A blonde to make a bishop kick a hole in a stained glass window

Ianira

New Member
Spanish - Spain
Hello everyone:
The quote "A blonde to make a bishop kick a hole in a stained glass window" is from the novel Farewell, my lovely by Raymond Chandler. The context of the sentence is this one:

"She reached into her bag and slid a photograph across the desk, a five-by-three glazed still.
It was a blonde. A blonde to make a bishop kick a hole in a stained glass window. She was wearing street clothes that looked black and white, and a hat to match and she was a little haughty, but not too much. Whatever you needed, wherever you happened to be--she had it. About thirty years old.
I poured a fast drink and burned my throat getting it down. 'Take it away,' I said. 'I'll start jumping.'"

The blonde they are talking about has been previously described as "ravishing". I understand that the remark that she would make "a bishop kick a hole in a stained glass window" is a way to emphasize that she was really beautiful, because a bishop is a man who in theory would have no sexual interest in women, but I don't seem to get the thing about the kicking of a hole in a stained glass window. Yes, stained glass windows are in churches, but why to kick a hole? Why a hole? Why with a kick? Does it mean that he simply would break the glass window? I feel there's something I'm missing or not understanding.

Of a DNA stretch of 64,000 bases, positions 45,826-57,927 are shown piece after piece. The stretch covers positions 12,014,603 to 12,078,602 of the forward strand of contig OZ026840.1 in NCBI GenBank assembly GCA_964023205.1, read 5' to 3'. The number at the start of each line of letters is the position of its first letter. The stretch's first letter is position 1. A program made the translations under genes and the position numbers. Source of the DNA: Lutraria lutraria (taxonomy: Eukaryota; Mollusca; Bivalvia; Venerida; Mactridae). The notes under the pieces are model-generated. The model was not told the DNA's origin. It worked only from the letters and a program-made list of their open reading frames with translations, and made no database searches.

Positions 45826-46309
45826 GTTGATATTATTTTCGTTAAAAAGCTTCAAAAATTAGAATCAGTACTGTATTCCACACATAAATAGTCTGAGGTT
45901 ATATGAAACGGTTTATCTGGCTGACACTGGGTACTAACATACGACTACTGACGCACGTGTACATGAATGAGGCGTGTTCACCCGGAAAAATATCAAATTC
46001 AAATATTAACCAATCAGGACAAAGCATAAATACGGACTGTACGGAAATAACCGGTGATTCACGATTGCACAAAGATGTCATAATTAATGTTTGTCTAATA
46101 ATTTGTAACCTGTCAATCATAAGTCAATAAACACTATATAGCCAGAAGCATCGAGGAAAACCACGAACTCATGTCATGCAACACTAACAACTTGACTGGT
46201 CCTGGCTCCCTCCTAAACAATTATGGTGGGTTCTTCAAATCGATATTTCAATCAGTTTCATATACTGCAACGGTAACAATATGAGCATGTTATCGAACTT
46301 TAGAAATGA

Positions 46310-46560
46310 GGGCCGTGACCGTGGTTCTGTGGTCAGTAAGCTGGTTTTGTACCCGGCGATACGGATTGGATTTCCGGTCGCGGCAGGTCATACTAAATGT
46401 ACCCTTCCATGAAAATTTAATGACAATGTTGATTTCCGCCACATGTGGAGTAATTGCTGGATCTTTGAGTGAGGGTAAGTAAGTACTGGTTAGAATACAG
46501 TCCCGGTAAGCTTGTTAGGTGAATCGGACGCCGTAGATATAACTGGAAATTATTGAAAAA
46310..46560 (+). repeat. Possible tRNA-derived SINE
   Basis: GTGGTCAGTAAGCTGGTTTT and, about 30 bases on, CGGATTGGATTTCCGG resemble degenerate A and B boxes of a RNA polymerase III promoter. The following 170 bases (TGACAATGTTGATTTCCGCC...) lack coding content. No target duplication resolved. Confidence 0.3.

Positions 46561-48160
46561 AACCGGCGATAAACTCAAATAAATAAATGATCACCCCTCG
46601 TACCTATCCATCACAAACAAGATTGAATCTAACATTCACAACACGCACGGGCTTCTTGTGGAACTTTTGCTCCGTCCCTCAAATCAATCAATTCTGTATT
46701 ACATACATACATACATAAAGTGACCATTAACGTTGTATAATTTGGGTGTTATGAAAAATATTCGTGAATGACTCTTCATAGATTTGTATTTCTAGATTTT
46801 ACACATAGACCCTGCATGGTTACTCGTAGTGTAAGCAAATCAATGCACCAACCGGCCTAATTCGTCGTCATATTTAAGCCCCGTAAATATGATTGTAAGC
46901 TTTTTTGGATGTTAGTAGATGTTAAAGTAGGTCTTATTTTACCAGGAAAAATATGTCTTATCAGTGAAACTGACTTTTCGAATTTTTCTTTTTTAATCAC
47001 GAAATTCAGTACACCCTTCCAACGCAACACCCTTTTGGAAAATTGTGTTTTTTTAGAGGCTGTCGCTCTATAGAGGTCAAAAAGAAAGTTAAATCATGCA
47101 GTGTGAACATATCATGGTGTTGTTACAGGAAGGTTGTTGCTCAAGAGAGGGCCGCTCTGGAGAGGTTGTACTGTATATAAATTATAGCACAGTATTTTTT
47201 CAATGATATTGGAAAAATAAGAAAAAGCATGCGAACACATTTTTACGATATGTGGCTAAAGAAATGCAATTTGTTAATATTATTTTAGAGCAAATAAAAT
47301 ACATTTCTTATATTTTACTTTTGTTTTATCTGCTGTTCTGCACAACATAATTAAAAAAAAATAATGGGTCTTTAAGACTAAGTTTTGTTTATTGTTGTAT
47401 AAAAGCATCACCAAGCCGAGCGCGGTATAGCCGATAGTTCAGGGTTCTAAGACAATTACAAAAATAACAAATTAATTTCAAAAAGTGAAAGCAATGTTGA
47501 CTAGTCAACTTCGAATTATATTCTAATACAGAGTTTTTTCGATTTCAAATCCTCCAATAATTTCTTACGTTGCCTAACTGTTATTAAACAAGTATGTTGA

• AnythingGoes

    Senior Member
    English - USA (Midwest/Appalachia)
    Chandler was looking for some extreme and unexpected behavior he could attribute to a bishop. Like bishops, stained glass windows are found in cathedrals, so if a bishop was going to kick a hole in something valuable, a stained glass window seemed like a suitable candidate.
     
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